compared  to a per-repo database to determine when files are unmodified
       leading to a substantial performance improvement  in  larger  reposito-
       ries.   The  "clock_skew"  parameter  controls  how  old a file must be
       before file time stamps are to be trusted.  A certain amount  of  clock
       skew  is  strongly  advised  since  the use of network file systems can
       cause the time stamps to be incorrect.  The  time  is  in  seconds  and
       defaults to 604800 (one week).

           clock_skew: on          # use system defaults
           clock_skew: 86400       # one day
           clock_skew: off         # disable trusting of time stamps

       When  cloning  a  nested collection, if the -s option is not used, then
       the  "clone_default"  option  specifies  the  default  set  of   compo-
       nents/aliases  to  clone.   If "clone_default" is not set then "ALL" is

           clone_default: THERE    # always match remote repository
           clone_default: PRODUCT  # only the product, no components
           clone_default: ALL      # all components cloned by default
           clone_default: MYALIAS  # clone MYALIAS by default

       By default, when you setup a repository in compatibility mode, the com-
       pression  algorithm  will  be set to gzip in your configuration as fol-


       This results in the compression of stored s.files.  To make the reposi-
       tory  use  no  compression by default, change the compression line your
       configuration to be:



       The  config file must contain a one line description of the contents of
       the repository.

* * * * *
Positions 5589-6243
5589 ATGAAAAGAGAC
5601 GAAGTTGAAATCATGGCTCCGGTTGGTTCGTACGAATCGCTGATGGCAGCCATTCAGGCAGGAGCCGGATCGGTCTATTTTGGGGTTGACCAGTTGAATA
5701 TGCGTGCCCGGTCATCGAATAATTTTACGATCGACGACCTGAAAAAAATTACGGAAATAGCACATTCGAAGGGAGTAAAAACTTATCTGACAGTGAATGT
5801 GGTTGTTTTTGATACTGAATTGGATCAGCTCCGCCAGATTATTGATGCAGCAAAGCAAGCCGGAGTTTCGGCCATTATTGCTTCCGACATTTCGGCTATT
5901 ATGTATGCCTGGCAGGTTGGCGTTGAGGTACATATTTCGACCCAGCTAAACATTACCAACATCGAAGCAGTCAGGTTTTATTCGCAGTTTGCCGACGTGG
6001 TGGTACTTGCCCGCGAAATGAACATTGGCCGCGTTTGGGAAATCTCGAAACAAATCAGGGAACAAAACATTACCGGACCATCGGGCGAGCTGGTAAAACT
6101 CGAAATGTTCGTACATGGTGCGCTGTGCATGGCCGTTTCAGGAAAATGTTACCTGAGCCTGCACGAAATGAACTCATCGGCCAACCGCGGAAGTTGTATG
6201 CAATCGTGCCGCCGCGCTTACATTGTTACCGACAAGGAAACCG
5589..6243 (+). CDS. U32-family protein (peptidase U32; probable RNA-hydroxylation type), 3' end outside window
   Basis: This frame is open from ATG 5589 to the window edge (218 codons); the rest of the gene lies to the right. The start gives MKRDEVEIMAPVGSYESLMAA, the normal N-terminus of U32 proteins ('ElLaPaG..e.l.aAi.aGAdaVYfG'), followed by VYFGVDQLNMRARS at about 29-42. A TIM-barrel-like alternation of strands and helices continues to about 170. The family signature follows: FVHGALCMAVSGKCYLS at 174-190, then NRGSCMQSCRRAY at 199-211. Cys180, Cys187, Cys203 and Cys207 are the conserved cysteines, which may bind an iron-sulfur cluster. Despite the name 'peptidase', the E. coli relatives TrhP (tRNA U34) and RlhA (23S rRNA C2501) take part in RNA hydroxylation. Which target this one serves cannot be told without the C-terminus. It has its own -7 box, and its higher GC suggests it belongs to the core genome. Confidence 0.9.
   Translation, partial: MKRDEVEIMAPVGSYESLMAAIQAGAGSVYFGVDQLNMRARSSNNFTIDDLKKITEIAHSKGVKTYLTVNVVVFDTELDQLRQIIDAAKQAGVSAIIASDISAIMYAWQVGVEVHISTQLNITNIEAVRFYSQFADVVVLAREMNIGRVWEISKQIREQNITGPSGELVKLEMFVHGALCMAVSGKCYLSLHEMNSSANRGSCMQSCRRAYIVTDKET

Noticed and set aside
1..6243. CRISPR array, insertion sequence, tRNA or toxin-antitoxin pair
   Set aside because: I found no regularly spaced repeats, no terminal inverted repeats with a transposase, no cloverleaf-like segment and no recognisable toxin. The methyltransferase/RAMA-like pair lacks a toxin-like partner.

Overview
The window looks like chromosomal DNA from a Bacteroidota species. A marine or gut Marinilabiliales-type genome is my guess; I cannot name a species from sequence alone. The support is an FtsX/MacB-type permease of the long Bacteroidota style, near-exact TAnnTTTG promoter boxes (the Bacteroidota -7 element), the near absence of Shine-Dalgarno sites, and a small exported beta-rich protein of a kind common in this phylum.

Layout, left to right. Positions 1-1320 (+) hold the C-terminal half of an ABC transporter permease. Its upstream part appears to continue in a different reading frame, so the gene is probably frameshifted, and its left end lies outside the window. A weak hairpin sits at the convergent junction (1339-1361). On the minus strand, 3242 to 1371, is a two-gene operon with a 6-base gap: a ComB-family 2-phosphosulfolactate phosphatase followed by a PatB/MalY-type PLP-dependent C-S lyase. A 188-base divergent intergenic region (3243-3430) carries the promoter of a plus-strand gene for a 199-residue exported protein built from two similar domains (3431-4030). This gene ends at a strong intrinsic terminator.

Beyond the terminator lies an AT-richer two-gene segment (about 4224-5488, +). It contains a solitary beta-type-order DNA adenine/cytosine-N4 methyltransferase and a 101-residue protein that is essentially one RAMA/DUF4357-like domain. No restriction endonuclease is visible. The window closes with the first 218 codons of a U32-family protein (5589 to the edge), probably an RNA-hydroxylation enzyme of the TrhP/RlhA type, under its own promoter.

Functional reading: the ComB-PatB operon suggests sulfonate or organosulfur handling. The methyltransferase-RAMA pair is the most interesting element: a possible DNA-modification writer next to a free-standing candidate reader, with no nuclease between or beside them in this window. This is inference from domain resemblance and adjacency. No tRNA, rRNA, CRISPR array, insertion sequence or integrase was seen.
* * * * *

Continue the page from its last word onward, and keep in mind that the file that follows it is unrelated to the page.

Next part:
description: cross-platform C-like GUI programming language

       Keyword expansion is turned OFF by default.  To have keyword  expansion
       flags  applied  to  a  file automatically upon checkin, add the keyword
       preference to your configuration.

       Keyword preference options are:

       sccs           expand SCCS keywords (%keyword%).
       expand1        expand keywords in the first line that contains keywords
                      only (avoids printf conflicts).
       rcs            expand rcs keywords ($keyword$)

       For example, having

           keyword: sccs, expand1

       in  the  config  file  will expand SCCS keywords only in the first line
       encountered that contains sccs keywords.   Note:  Setting  this  option
       affects only files created subsequently.

       The UNIX and Windows operating systems use different characters to rep-
       resent line terminations (eoln).  BitKeeper, by default, sets the  eoln
       preference  to  native when an sfile is created.  This means that files
       checked out on Windows will have the Windows eoln and files checked out
       on UNIX will have the UNIX eoln.

       When  a  file is created, the line termination is taken from the "eoln"
       configuration variable.  It is a per-file flag that may  be  overridden
       with the bk admin command.

       Line-termination preference options are:

       native  Set  line  termination  to the native sequence for the platform
               ("\n" on UNIX and Linux; "\r\n"  on  Windows).   (This  is  the
       unix    Force line termination to the UNIX standard ("\n").
       windows Force line termination to the Windows standard ("\r\n").

       To  force  the UNIX eoln mode on all platforms, your configuration must
       have this:


       To force Windows line termination use:


       In general, the default of native line terminations is the right answer
       and  for exceptions the bk admin command may be used to set this option
       on a per file basis.

       By default, BitKeeper runs some processes in parallel to  gain  perfor-
       mance.   The defaults are 8 way parallel for NFS and 3 way parallel for
       local file systems.  You may override the defaults for all  cases  like


       Setting the value to 0 will disable parallelism.

       BitKeeper  may  be  configured  to do a full repository integrity check
       after each update.  The integrity check validates  both  internal  Bit-
       Keeper  metadata  and  file  checksums.  The integrity checks have been
       shown to catch hardware problems such as bad  memory  chips,  bad  disk
       drives,  and software problems such as NFS inserting blocks of nulls in